Cymbeline tells the story of an ancient British king and his three children. The king, Cymbeline, is mentioned in chronicles in Shakespeare’s day, and may be historical or may be legendary. The chronicles say that he ruled at the time of Augustus Caesar, was brought up in Caesar’s court, and had a peaceful reign. His children—although the two sons, Guiderius and Arviragus, also appear in the chronicles—are presented in the play as if they have stepped in from romance or fairy tales. And Cymbeline himself, with his marriage to a beautiful but wicked queen and his almost miraculous victory in his war against Rome, also partakes far more of romance than of history.
Much of the play focuses on the story of the king’s daughter, Imogen, whose secret marriage to a gentleman named Posthumus Leonatus triggers a great deal of the play’s action. Her father, outraged at the marriage, banishes Posthumus, who is then maneuvered into making a foolish wager on Imogen’s chastity. The story that follows of villainous slander, homicidal jealousy, cross-gender disguise, a deathlike trance, the appearance of Jupiter in a vision, and final repentance, forgiveness, and reunion is the stuff of the popular fiction of the time, as well as of popular drama of an earlier period. The trials of Imogen, however, are also larger than life, reminding one of the sufferings of mythological heroines who anger powerful gods.
The story of Cymbeline’s two sons, which intersects with that of Imogen, is even more deliberately fictional. As the play tells it, Guiderius and Arviragus were kidnapped in infancy and raised in a cave in the Welsh mountains. (The play acknowledges the incredibleness of this part of the plot by having a gentleman say to a doubter: “Howsoe’er ’tis strange, / Or that the negligence may well be laughed at, / Yet is it true, sir” [1.1.75–77]). Knowing nothing of their heritage and remembering no life beyond their mountain cave and its environs, the young men yearn for adventure. In the course of the play, they rescue a starving young man (their sister Imogen in disguise); they kill and decapitate Cymbeline’s stepson; and they go into battle against the Roman army and prove almost superhumanly valiant.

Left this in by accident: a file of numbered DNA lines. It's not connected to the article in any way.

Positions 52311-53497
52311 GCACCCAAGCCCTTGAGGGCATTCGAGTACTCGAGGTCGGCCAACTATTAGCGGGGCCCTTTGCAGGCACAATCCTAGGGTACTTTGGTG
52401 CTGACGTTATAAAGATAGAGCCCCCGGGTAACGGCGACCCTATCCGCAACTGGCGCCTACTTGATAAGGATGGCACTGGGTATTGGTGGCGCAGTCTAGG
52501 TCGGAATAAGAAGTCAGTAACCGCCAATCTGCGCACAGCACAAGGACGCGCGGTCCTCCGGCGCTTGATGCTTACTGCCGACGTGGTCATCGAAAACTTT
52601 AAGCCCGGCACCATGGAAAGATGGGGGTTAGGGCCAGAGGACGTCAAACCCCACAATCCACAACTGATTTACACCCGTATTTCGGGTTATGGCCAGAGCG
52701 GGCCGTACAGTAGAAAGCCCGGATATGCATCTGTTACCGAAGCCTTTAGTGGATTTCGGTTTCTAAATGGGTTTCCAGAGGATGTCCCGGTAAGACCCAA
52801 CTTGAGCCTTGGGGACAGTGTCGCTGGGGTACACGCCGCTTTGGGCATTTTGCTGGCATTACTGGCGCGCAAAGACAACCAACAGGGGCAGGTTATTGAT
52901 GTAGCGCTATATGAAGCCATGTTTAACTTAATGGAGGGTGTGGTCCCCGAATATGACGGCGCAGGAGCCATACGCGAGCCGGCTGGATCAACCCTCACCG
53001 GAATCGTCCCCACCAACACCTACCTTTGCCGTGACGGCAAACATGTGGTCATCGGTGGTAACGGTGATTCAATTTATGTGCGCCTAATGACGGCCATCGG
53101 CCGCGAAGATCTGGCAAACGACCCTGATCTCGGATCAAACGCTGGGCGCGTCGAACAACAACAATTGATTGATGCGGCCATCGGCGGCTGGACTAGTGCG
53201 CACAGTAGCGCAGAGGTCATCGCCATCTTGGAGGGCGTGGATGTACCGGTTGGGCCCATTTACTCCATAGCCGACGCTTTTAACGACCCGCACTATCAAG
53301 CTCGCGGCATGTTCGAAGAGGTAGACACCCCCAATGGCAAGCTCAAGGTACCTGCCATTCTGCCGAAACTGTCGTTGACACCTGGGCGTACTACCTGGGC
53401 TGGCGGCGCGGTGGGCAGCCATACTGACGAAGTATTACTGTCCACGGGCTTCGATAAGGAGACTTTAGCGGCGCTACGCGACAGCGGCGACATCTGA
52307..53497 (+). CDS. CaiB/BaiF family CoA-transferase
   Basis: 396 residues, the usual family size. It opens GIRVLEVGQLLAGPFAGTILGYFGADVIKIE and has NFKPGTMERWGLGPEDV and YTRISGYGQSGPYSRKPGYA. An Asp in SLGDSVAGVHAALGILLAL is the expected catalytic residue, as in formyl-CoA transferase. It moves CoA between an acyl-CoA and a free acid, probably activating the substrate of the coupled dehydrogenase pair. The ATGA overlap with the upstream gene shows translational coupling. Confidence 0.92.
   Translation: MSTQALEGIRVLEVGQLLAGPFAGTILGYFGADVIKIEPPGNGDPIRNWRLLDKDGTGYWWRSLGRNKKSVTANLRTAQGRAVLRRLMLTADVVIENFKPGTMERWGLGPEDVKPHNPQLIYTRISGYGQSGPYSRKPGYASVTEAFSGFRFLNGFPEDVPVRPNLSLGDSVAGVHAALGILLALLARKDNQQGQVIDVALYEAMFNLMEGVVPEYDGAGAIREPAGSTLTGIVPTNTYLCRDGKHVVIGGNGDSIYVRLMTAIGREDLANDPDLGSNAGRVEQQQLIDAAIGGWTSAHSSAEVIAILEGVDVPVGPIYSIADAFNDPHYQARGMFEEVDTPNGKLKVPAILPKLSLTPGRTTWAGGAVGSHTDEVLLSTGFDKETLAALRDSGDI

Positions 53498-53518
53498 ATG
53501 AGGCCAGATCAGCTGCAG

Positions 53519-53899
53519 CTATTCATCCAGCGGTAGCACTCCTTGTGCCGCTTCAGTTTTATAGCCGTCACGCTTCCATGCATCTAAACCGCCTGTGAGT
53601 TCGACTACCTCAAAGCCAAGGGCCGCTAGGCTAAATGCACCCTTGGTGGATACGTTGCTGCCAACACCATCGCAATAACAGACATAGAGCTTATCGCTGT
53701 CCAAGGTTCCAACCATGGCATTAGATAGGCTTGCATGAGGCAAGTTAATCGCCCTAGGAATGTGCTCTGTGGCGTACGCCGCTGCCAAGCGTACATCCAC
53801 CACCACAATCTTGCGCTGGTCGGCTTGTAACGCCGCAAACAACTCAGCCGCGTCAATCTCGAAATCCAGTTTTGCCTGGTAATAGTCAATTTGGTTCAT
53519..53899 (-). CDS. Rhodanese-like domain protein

The fairy-tale-like stories of Imogen and of her brothers play against the somewhat more realistic story of King Cymbeline as he takes on a Roman invasion rather than pay the tribute agreed to by his ancestors. References to such personages as Augustus Caesar and Julius Caesar and his conquest of Britain appear to ground Cymbeline’s story in history. But Cymbeline too is a familiar romance figure—a father who loses his children and after long years miraculously finds them; a king who, through what seems supernatural intervention, defeats an invading army and then grants pardon to all.
Shakespeare uses the long-ago-and-far-away fantasy quality of the stories dramatized in Cymbeline as the ground against which he displays unusually powerful human emotions. The play tells of love and loss, of jealousy and fury, of the joy of finding and the near-delirium of reuniting after heartrending separation; and the language in which the emotions accompanying these human states are expressed has never been more potent. The audience is seldom allowed to forget that the action is fictional; at the same time, the characters’ ordeals and triumphs and their responses to those moments carry a tremendous charge. The resulting drama, while reminding us at many times of stories and situations explored in earlier Shakespearean plays, has a quality that links it to his other late work—especially The Winter’s Tale and The Tempest—as a dramatization of improbable story lifted, through its characters and its language, into a realm that is nearly mythic in scope.
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